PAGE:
Statistics Canada Show a 60 per cent Increase in Nationwide Hate Crimes Against Muslims

RCMP Hate Crimes Unit, president of Muslim Student Association talk about what to do if you’ve been the victim of Islamophobia
Ashley Hyshka

(Rosa Ojeda)

A 2015 report from Statistics Canada shows a 60 per cent increase in hate crimes targeting Muslims across the country since last year, though the number of reported hate crimes in B.C. has remained steady.

For Abdul Tauheed Faheem, president of KPU’s Muslim Student Association, this is unsettling news. While Faheem doesn’t believe that Islamophobia is a major a problem in the Lower Mainland, as it is in other cities, he does believe that it’s starting to become a threat.

Faheem himself has been a victim of Islamophobia, as have his loved ones. Once, while running errands dressed in traditional Islamic clothing, Faheem’s father—who is afraid of dogs—asked someone to put her dog on a leash. She shouted back, “Your kids will kill you before my dog does.”

Another time, some of Faheem’s neighbors were outside dressed in a niqab when two men on the street started throwing rocks at them. After the incident, they stopped wearing the niqab altogether.

Detective Gareth Blount and Corporal Anthony Statham of the RCMP’s Hate Crimes Unit in B.C. say that this is exactly what law enforcement is trying to prevent.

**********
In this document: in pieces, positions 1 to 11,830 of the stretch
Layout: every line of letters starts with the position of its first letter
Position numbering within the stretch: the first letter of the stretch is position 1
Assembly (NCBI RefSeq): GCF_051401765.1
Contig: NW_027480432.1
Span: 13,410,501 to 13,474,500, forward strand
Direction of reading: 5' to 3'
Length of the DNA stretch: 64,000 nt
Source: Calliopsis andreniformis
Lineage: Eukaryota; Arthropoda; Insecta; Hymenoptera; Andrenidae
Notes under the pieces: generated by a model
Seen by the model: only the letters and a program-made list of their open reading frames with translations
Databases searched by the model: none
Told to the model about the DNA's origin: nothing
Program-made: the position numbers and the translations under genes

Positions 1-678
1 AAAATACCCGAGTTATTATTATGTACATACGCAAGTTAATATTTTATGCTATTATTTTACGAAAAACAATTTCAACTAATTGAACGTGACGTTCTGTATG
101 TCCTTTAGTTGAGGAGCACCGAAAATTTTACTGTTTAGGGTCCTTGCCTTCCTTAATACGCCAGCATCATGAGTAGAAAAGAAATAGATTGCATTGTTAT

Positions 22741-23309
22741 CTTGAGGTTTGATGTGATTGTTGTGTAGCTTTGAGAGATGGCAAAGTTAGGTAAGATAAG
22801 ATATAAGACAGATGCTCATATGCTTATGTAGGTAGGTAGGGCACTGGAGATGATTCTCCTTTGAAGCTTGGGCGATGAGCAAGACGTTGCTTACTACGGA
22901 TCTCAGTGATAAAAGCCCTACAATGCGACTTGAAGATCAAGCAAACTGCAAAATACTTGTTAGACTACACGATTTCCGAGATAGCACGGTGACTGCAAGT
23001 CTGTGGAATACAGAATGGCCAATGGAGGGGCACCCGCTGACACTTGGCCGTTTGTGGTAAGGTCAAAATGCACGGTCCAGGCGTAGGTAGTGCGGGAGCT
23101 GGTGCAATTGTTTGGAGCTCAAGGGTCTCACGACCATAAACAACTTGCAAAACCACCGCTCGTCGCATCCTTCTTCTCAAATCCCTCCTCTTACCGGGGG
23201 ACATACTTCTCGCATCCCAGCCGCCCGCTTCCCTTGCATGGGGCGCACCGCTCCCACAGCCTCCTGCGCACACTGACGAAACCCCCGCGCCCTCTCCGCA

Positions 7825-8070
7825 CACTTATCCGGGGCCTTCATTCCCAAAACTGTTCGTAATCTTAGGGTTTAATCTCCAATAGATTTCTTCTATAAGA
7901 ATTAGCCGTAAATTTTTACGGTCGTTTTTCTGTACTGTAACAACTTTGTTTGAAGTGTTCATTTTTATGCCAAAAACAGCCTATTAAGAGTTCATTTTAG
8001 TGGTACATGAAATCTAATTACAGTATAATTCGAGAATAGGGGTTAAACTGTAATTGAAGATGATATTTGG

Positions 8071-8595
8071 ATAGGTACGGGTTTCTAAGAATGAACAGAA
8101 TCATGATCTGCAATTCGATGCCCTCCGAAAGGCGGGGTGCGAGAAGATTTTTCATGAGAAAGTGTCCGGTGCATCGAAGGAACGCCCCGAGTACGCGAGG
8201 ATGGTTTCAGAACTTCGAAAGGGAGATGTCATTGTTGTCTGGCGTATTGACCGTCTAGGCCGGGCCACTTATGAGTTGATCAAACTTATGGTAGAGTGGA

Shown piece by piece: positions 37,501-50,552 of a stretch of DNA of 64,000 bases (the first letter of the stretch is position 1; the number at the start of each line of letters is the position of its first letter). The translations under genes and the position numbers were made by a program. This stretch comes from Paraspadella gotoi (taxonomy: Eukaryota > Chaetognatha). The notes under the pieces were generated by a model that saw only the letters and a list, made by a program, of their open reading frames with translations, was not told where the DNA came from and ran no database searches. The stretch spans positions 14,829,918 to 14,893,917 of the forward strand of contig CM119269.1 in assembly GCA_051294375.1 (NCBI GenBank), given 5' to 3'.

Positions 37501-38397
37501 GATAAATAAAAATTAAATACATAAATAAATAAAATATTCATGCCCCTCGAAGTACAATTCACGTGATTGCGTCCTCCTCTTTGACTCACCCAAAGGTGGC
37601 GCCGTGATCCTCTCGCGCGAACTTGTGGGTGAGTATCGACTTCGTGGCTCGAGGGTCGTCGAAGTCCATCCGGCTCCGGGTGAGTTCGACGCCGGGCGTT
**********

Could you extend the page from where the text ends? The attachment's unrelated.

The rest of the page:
“Within Canadian society…when [people are] victimized because of who they are, because of their race, religion, sexual orientation … there’s a couple of things that happen,” says Blount. “The person will either change who they are in order to try and assimilate and fit in with everyone else, or they’re going to withdraw and stay within their own community because that’s who they feel safe with.”

He adds, “Nobody should have to change who they are.”

Vancouver Police Department Media Relations Officer Constable Jason Doucette says that the VPD has not “seen an increase in violence targeting the Muslim community in Vancouver.”

Though the VPD was unable to be reached for an in-depth interview, Doucette wrote in an email on June 20 that “[The Vancouver Police Department] have a very positive relationship and are in constant communication with the Muslim community. Public safety remains the VPD’s priority and will continue to work with our citizens to make Vancouver a safe place to live, work, and visit.”

The data on this issue can only be partially trusted, as a high percentage of hate crimes are not reported to police. Blount says that possible reasons for this could be a fear or distrust of the authorities, victims having a desire to move on from past traumas, or believing that nothing will come from reporting what happened to them. For some Muslim immigrants, there is a big difference between Canadian police forces and those that they’re familiar with from other countries. Therefore, victims may feel hesitant to call the police here in B.C.

“There’s a good chance that their [statistics] are not accurate. They’re not going to report, and they don’t want to have that relationship with the cops, because they’ve had such bad, traumatizing experiences back home,” says Blount. He and Statham emphasize the importance of reporting any hate crimes to authorities, because if they’re not reported, there’s nothing that the police can do to help.